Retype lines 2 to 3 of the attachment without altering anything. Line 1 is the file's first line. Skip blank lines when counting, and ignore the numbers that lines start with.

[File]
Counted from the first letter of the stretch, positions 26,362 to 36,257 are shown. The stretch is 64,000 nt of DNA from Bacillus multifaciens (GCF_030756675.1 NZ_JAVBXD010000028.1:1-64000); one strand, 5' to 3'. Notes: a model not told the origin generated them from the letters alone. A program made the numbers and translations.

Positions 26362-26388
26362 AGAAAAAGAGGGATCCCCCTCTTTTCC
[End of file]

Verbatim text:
Positions 26362-26388
26362 AGAAAAAGAGGGATCCCCCTCTTTTCC